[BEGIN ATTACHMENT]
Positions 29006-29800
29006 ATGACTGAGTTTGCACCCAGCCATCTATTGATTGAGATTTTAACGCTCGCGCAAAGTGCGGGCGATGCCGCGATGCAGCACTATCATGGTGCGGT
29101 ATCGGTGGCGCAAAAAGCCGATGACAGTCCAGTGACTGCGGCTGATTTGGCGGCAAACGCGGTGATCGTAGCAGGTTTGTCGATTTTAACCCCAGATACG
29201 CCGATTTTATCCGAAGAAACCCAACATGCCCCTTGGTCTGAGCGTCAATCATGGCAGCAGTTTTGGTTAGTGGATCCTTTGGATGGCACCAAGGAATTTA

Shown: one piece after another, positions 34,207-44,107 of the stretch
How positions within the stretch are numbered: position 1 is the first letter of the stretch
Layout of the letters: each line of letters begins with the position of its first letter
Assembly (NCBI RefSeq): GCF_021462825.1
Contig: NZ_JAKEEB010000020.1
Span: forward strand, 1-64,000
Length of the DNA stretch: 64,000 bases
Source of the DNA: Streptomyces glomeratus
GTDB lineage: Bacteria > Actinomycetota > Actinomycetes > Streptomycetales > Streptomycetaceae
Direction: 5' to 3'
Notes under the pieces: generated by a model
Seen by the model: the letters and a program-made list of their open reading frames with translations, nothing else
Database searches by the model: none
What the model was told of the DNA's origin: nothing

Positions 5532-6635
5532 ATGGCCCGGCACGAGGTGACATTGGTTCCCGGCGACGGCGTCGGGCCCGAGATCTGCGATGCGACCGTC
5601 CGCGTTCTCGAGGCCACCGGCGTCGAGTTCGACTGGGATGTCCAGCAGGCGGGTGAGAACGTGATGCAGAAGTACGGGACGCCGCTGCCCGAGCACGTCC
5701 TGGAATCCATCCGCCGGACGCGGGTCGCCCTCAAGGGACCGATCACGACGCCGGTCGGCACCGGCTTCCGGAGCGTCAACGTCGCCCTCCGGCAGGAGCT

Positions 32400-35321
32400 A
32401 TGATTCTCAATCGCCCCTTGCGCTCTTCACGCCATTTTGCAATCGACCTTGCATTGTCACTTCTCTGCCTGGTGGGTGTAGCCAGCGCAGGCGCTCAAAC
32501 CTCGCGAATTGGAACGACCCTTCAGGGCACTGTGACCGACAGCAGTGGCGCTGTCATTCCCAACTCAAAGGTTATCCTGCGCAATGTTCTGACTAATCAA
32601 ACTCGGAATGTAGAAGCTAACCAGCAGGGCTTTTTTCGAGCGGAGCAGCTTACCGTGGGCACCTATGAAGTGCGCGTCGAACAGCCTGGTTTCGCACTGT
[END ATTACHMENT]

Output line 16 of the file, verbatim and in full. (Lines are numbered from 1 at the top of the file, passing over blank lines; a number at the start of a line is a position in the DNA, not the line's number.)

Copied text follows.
Seen by the model: the letters and a program-made list of their open reading frames with translations, nothing else